Who should pay for the damage caused by climate change – and who should be compensated?

Hurricane Maria battering the city of Petit-Bourg on the French overseas Caribbean island of Guadeloupe. Image: Getty.

Hurricanes in the Caribbean and deadly floods across South Asia have once again raised the issue of climate justice.

The association between such events and climate change is now beyond serious question: we have had 30 years of well-founded scientific warnings about the relationship between increasing global temperatures and the incidence and severity of extreme weather.

Much more problematic is the question of responsibility for climate change itself, and who should justly pay compensation for the resulting damage.

This is complicated, and there are no clear categories of winners and losers, or responsible and blameless. Consider how the benefits from greenhouse gas emissions are usually divorced from the impacts of climate change, yet hurricane-hit Texas owes much of its wealth to oil. Or look at the extraordinary inequalities among those affected by the storms – most are relatively poor, but a few are among the world’s richest people.

The long struggle for ‘climate justice’

International debate on climate justice has usually occurred within the UN, via its Framework Convention on Climate Change (UNFCCC), in a process which led to the Paris Agreement. For much of the time since its inception in 1992 there was a heavy focus on cutting emissions rather than on adaptation to the damaging consequences of climate change.

Responsibility for global warming was usually framed as an obligation for developed states to make the initial moves to reduce their emissions, under the concept of “common but differentiated responsibilities and respective capabilities”. Climate justice was seen as something developed states owed less developed states, and were obliged to deliver so the latter had an incentive to cut their emissions, too.

Calls for ‘hard caps’ on emissions at the UN climate conference in Bali, 2007. Image: OpenDemocracy/creative commons.

However, by the Bali conference in 2007 it was clear that climate-related sea level rise and extreme weather events were already happening. Adaptation was therefore moved up the agenda alongside emissions cuts. In crude terms, if the developed world wanted a new comprehensive agreement on tackling climate change it would have to provide sufficient guarantees of assistance for the less developed majority. These included a proposed $100bn per annum Green Climate Fund but also new form of compensation for “loss and damage for countries vulnerable” to hurricanes and other climate-related disasters.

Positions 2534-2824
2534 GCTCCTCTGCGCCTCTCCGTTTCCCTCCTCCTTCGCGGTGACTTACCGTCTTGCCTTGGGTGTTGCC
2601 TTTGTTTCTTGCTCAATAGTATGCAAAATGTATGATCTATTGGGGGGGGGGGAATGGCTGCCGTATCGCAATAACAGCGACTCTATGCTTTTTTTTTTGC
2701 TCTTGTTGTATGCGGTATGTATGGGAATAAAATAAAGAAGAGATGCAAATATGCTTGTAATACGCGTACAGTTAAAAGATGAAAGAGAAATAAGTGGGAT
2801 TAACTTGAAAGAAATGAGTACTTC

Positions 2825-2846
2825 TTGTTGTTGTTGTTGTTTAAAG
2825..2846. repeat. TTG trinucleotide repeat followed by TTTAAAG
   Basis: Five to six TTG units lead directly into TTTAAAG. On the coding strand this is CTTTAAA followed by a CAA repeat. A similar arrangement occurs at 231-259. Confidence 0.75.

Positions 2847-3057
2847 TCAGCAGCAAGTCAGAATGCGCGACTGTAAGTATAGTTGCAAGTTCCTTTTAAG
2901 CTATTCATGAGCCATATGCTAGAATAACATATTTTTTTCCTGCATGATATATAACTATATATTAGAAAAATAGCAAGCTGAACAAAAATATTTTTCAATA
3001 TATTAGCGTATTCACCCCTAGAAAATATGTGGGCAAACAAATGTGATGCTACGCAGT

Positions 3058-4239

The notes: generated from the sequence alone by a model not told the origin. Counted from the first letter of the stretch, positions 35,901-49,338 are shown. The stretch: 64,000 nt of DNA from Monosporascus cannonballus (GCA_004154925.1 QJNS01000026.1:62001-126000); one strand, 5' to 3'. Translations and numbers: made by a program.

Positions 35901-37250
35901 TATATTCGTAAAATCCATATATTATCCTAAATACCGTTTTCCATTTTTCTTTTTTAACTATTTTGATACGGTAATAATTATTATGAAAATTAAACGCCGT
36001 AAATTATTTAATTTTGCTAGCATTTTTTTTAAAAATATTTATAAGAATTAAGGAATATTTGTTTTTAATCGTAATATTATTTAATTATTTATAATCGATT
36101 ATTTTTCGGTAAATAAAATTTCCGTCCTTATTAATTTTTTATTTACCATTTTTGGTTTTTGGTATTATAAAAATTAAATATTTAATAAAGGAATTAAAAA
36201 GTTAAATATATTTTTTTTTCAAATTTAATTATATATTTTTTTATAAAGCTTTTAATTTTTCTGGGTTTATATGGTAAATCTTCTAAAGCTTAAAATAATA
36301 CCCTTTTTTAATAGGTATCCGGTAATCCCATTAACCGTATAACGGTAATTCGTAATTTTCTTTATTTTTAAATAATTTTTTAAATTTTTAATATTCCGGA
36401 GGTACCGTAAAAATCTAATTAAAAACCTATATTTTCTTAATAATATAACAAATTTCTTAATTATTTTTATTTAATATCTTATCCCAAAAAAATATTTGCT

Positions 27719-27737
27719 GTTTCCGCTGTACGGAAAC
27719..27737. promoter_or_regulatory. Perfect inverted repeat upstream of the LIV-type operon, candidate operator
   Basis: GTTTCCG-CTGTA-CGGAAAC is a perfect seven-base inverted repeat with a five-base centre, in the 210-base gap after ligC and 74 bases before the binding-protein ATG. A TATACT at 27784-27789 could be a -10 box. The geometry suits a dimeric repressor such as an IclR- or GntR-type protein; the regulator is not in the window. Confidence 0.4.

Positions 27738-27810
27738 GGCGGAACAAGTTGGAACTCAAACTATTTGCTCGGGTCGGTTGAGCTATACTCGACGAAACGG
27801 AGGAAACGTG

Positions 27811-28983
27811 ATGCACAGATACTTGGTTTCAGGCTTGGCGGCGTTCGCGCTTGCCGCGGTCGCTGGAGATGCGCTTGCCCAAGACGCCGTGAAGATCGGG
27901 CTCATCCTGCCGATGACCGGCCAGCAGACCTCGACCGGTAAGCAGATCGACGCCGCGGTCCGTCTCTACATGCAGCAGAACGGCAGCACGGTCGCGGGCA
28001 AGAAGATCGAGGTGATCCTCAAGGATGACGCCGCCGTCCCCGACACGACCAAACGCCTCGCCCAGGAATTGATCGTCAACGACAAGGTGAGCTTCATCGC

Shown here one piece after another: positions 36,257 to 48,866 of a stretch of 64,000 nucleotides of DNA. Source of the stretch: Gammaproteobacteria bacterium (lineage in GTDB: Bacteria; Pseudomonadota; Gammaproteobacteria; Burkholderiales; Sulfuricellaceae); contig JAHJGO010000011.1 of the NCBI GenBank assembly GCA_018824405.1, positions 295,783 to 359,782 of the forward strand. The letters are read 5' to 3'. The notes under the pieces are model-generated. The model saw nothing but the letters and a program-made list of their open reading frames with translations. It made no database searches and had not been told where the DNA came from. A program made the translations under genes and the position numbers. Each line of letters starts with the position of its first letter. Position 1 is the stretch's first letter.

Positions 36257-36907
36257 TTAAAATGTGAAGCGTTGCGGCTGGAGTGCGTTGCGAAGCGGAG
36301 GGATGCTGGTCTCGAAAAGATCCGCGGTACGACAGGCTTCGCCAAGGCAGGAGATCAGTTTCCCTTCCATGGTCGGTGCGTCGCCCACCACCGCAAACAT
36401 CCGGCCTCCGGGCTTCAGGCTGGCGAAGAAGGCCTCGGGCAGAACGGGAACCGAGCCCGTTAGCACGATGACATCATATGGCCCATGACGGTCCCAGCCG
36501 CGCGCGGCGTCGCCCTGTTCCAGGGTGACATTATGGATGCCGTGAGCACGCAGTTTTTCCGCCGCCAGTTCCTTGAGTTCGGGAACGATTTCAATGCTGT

The “loss and damage” mechanism made it into the 2015 Paris Agreement but has not yet been fully implemented. It was a controversial topic, however, as it raised the question of liability or even reparation for climate damage. Direct responsibility was both difficult to establish and resolutely rejected by developed countries.


Focus on vulnerable individuals

The problem is these issues are discussed within the context of a system of self-interested nation states. Climate change requires a global, concerted effort, yet entrenched political structures within each country reinforce competitive and antagonistic outlooks. It is always difficult, for example, to make the case for foreign governmental assistance when this is ranged against domestic poverty.

To be sure, some of the more progressive rich countries do reflect a “communitarian” approach which recognises some moral obligations to assist vulnerable states. This goes beyond the strict minimum in international law of the avoidance of harm, but it certainly does not admit any direct responsibility or liability. At most, this conception of international climate justice is based upon a recognition that the populations of other countries should not be allowed to deteriorate below minimal standards of human existence and is common to other areas of humanitarian assistance and disaster relief.